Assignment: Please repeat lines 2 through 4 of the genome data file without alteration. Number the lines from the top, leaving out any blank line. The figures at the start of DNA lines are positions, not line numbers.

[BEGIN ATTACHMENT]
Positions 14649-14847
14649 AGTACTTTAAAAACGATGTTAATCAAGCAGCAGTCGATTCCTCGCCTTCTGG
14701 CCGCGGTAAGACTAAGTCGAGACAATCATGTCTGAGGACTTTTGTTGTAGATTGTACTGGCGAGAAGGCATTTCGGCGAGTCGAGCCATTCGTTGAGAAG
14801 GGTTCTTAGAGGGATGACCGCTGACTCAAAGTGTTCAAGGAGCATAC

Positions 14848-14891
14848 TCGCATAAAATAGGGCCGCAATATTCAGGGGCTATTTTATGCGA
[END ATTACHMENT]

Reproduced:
14649 AGTACTTTAAAAACGATGTTAATCAAGCAGCAGTCGATTCCTCGCCTTCTGG
14701 CCGCGGTAAGACTAAGTCGAGACAATCATGTCTGAGGACTTTTGTTGTAGATTGTACTGGCGAGAAGGCATTTCGGCGAGTCGAGCCATTCGTTGAGAAG
14801 GGTTCTTAGAGGGATGACCGCTGACTCAAAGTGTTCAAGGAGCATAC